If you can’t find a job you love, make one up—-Mo Rocca LIVE
“As you get older, you care less what people think of you.”
Some people break the mold and leave their mark on the world because it simply never occurred to them that it wasn’t an option. Mo Rocca is just such an individual and I had the exquisite delight of getting to see him speak live.
From an early age, Rocca was aware of his affinity for media — he was a television junkie, at least within the range his parents permitted. (Nothing so racy as Dynasty or Dallas for young Mo.) He consumed information and entertainment at every opportunity, even committing to memory the capitols of every nation while pouring over the World Book Encyclopedia. He can still rattle them off, even with geo-political updates. Just ask him. So with a mother encouraging him to make the most of his traditional education and a father escewing commonplace careers (and explicitly instructing him to avoid law school at all costs), Mo sought guidance elsewhere. Indicative of his ‘blaze your own trail’ approach, when he encountered the film The Killing Fields as an adolescent, Rocca was clearly fascinated but couldn’t choose a favorite topic. Did he envision himself as the photographer, in the thick of it covering breaking stories in a forgotten corner of the world? Or was he more interested in the artistic portrayal thereof? Turns out, he would make it his life’s mission to embody the inherent tension between those two roles — akin to “going back to college and taking only electives.”
With an impressively diverse resume, Mr. Rocca has wowed any number of audiences, always bringing an undeniable sense of genuine interest and appreciation to his unique brand of humor. Whether playing dramatic roles on General Hospital, The Good Wife, and Law & Order among others (a far cry from his humble beginnings as Dody in a traveling production of Grease that did the rounds of southeast Asia), or visiting the Republican National Convention to ask brazenly-candid questions of unwitting attendees, there is no doubt that the performance will be uniquely his own. He specializes in either authentic fiction or elaborative fact — I can’t decide which. But he brings his own flavor of humor to everything he touches, which may be why he is best known to many for his frequent appearances on what he calls “the best job ever,” NPR’s Wait, Wait, Don’t Tell Me. Improvisational and humorous takes on actual news stories? It’s like they tailor made it just for him.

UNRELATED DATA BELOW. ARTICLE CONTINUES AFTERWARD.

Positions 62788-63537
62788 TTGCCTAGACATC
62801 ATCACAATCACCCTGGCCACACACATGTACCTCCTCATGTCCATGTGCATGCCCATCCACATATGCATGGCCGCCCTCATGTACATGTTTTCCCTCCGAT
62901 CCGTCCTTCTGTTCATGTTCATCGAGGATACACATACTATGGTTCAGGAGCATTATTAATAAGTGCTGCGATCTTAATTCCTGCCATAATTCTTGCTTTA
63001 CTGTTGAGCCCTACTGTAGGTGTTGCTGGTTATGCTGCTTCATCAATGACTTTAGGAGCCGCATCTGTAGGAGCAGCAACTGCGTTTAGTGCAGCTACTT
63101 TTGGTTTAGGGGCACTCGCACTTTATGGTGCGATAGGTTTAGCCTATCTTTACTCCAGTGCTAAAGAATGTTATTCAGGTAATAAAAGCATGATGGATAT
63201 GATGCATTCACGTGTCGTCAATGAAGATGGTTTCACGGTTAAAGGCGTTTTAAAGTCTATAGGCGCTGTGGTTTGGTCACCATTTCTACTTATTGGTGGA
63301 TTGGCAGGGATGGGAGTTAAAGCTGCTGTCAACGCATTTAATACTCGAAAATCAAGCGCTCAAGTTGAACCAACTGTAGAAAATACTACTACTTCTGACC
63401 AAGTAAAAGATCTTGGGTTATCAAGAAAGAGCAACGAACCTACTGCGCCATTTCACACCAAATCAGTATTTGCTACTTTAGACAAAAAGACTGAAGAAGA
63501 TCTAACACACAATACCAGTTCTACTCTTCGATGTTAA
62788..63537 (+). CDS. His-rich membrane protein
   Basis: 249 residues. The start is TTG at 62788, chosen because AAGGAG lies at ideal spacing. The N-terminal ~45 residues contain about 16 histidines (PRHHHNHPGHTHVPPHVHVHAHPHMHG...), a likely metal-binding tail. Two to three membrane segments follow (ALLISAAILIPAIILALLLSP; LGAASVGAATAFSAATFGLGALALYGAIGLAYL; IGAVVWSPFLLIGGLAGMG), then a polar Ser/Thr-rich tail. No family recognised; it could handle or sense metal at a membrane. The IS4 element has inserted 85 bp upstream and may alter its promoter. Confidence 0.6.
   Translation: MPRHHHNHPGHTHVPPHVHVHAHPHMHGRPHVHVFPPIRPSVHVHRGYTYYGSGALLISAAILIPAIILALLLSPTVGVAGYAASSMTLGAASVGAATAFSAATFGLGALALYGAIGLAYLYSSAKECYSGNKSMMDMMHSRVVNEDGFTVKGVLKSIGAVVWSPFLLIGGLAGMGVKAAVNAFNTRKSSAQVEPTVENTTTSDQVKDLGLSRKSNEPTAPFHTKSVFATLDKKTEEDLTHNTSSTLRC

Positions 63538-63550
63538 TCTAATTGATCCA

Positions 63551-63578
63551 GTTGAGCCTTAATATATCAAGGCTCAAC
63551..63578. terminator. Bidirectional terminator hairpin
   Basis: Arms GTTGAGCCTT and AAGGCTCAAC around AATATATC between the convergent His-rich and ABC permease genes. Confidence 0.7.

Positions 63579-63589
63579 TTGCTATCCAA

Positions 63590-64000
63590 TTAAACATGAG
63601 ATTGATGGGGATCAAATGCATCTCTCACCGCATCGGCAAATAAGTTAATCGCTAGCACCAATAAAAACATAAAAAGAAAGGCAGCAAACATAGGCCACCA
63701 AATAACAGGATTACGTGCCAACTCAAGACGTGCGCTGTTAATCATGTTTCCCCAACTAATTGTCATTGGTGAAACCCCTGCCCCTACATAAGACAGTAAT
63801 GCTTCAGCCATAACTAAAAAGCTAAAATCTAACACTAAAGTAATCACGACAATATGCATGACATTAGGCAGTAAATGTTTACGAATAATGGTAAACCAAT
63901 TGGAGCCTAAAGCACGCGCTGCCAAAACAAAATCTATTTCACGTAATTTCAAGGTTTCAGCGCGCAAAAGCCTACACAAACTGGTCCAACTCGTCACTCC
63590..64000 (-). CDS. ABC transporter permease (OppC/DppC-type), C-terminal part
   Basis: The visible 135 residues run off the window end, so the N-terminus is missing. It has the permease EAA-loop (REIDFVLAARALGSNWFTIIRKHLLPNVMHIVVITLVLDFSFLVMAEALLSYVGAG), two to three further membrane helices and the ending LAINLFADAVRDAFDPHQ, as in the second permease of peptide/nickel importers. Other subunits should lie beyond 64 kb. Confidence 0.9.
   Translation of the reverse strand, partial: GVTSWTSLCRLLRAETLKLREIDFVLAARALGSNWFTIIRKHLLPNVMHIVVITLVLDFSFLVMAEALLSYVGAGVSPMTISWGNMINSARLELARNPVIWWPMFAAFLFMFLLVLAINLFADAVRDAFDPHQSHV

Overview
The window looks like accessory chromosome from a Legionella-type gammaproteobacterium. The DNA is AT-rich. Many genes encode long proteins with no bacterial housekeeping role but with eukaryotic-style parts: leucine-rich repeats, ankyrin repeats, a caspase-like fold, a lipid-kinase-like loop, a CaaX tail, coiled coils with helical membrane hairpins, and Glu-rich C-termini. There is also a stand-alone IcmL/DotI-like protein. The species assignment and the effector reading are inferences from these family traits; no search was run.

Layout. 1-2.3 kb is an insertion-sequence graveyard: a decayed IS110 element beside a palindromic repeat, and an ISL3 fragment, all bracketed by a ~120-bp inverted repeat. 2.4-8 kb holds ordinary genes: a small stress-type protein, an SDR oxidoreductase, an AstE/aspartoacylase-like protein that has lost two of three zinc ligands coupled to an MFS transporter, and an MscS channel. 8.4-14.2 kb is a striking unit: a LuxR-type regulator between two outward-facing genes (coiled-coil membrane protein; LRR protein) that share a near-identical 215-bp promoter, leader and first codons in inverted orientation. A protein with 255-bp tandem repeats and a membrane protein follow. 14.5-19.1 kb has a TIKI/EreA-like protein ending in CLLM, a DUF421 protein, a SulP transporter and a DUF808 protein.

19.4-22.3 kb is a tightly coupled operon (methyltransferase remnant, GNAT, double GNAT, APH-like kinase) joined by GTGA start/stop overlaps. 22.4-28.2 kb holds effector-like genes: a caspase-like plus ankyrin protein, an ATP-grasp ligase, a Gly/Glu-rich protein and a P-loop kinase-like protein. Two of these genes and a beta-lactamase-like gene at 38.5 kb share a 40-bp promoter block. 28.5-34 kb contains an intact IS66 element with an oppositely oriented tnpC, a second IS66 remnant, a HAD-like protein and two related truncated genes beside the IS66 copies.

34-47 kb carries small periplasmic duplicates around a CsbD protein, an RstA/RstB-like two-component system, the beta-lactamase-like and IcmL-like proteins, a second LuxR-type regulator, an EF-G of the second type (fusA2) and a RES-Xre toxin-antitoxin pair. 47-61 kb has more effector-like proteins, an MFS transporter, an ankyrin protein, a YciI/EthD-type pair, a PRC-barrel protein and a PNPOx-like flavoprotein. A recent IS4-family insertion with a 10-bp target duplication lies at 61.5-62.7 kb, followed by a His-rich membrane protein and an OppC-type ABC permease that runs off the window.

I admire Mr. Rocca for his unabashed selfless-selfishness. He knows that he performs best when he is fascinated, so he takes cues for his next career move based on a constant yearning to be fascinated. When faced with a crossroads, he asks himself, “Am I still interested in what I am doing?” From global capitols to long-forgotten presidential controversy, Mo has covered it all. He regaled us with the not-so-foreign tale of the opposition party claiming that a presidential candidate was ineligible for the White House due to the geographic location of his birth being in question along the US/Canada border. Ted Cruz? Try Chester A. Arthur. Following the trajectory of his fascinations can seem a rather frenetic exercise until you remember: “I gravitate toward things where I can learn something.”